• Epistaxis • Epistaxis (nosebleed) is relatively common because of the rich blood supply to the nasal mucosa. • In most cases, the cause is trauma and the bleeding is from an area in the anterior third of the nose (Kiesselbach area). • Epistaxis is also associated with infections and hypertension. Spurting of blood from the nose results from rupture of arteries. • Mild epistaxis may also result from nose picking, which tears veins in the vestibule of the nose.
    • Paranasal Sinuses • The paranasal sinuses are air-filled extensions of the respiratory part of the nasal cavity into the following cranial bones: • • • • frontal, ethmoid, sphenoid, and maxilla. • They are named according to the bones in which they are located. • The sinuses continue to invade the surrounding bone, and marked extensions are common in the crania of older individuals.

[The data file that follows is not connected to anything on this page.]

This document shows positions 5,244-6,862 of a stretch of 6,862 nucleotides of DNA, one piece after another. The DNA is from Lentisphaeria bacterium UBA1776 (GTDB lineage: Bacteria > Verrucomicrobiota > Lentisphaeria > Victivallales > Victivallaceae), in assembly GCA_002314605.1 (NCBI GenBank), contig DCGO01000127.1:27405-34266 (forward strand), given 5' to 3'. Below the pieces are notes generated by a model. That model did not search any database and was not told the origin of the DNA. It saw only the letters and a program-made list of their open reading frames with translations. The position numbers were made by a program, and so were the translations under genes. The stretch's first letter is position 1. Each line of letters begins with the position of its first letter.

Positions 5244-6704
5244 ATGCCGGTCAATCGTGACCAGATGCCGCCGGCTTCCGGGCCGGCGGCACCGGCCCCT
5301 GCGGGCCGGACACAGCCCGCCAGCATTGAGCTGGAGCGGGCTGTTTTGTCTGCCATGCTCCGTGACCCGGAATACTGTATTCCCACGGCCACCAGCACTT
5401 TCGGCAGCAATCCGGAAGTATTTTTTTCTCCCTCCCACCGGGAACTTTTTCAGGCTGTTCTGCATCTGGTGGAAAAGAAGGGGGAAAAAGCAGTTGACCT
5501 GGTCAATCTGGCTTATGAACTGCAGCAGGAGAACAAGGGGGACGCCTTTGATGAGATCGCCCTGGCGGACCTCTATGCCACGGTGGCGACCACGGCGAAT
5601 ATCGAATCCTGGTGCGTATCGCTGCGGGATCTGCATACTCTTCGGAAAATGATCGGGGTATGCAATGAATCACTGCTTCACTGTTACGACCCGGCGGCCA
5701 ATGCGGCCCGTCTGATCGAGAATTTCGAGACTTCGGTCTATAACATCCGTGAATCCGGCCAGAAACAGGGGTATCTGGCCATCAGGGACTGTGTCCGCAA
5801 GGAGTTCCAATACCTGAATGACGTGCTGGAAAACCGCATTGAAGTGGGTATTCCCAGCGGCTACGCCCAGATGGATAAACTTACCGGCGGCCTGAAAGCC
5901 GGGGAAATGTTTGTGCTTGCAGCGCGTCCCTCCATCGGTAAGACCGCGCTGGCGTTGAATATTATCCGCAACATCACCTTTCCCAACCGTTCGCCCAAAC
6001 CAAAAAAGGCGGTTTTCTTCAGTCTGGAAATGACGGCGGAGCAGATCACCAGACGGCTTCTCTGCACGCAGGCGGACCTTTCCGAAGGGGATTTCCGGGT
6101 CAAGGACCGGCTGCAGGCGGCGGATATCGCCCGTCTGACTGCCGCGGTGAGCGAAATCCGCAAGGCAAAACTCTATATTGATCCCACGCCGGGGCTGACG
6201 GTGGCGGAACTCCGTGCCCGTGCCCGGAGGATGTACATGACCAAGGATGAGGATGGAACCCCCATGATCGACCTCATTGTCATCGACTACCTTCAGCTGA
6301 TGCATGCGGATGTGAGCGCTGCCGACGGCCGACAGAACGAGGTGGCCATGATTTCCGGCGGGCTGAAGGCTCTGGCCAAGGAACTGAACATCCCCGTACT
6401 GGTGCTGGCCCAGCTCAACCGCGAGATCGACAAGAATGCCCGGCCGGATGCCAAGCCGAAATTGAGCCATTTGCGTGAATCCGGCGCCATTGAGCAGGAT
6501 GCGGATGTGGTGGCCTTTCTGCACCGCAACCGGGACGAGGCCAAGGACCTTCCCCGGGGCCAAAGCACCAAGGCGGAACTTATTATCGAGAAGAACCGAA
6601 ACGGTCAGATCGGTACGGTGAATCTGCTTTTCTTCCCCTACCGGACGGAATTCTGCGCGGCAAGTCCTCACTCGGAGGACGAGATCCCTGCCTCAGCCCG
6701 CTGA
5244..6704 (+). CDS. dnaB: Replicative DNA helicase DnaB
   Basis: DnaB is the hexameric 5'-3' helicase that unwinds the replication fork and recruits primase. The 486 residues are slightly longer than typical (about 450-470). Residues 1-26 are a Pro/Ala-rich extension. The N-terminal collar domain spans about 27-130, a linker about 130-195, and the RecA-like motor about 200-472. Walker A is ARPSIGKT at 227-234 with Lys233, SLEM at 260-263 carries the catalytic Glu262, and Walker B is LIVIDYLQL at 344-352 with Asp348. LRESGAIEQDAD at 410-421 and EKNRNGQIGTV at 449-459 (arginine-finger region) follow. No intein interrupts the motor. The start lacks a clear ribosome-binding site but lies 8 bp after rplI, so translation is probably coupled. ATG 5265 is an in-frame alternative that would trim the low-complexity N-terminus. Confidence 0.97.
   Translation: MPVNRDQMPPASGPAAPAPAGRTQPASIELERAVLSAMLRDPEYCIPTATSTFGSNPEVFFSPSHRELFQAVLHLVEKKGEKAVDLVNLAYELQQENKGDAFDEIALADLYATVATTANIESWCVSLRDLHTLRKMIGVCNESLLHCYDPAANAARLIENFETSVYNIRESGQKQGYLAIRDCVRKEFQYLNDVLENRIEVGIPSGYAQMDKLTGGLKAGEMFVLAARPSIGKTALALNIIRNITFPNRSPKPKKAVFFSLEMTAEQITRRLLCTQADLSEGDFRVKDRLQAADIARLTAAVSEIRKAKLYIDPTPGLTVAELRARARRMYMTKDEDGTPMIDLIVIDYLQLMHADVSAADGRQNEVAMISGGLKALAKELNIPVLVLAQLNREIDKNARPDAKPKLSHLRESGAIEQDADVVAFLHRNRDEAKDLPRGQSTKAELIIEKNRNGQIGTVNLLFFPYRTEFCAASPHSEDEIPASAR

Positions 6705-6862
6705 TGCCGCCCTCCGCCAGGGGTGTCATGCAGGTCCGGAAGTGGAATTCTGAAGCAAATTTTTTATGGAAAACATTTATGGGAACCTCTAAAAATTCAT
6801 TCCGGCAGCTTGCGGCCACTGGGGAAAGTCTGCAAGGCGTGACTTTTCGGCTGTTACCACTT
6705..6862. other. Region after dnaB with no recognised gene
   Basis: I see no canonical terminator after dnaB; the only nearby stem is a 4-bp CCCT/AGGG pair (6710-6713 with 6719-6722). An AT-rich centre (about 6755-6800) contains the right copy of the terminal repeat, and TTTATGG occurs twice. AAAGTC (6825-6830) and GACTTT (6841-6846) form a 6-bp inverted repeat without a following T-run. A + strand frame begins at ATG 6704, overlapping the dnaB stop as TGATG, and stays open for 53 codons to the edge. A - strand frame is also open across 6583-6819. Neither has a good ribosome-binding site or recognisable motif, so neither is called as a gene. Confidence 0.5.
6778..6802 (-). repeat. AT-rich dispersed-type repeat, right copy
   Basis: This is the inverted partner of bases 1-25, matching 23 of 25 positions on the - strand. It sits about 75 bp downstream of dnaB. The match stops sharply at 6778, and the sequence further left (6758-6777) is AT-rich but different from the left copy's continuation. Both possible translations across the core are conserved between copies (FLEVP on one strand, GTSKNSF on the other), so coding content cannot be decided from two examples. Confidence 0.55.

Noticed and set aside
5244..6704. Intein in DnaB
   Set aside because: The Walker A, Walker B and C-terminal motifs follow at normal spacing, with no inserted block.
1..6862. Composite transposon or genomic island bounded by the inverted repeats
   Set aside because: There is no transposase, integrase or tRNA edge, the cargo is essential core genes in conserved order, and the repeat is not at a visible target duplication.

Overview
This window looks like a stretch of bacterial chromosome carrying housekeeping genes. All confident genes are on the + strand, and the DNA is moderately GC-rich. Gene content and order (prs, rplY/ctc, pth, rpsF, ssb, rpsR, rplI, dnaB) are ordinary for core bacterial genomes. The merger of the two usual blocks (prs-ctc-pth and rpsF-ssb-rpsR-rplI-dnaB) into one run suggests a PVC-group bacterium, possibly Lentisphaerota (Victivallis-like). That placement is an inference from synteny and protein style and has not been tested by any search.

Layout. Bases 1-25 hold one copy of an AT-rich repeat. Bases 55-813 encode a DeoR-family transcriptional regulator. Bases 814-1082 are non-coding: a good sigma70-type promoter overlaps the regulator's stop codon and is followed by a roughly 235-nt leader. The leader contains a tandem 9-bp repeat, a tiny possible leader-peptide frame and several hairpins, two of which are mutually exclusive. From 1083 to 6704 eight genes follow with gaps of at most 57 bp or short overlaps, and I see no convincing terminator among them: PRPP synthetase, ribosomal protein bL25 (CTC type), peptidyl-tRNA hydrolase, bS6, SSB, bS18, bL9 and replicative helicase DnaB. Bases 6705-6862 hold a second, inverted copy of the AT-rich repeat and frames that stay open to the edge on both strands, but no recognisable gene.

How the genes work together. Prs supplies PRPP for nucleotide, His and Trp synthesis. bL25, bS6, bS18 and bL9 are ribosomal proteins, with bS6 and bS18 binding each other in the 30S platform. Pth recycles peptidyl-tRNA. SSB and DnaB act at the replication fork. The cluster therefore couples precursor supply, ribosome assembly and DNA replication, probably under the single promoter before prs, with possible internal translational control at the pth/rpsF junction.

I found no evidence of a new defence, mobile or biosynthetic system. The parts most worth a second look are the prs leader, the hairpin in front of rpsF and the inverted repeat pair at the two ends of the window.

• Frontal Sinuses • The frontal sinuses are between the outer and the inner tables of the frontal bone, posterior to the superciliary arches and the root of the nose . • Frontal sinuses are usually detectable in children by 7 years of age. • Each sinus drains through a frontonasal duct into the ethmoidal infundibulum, which opens into the semilunar hiatus of the middle nasal meatus. • The frontal sinuses are innervated by branches of the supraorbital nerves (CN V1).
    • Ethmoidal Cells • The ethmoidal cells (sinuses) are small invaginations of the mucous membrane of the middle and superior nasal meatus into the ethmoid bone between the nasal cavity and the orbit . • The ethmoidal cells usually are not visible in plain radiographs before 2 years of age but are recognizable in CT scans. • The anterior ethmoidal cells drain directly or indirectly into the middle nasal meatus through the ethmoidal infundibulum. • The middle ethmoidal cells open directly into the middle meatus and are sometimes called “bullar cells― because they form the ethmoidal bulla, a swelling on the superior border of the semilunar hiatus . • The posterior ethmoidal cells open directly into the superior meatus. • The ethmoidal cells are supplied by the anterior and posterior ethmoidal branches of the nasociliary nerves (CN V1) .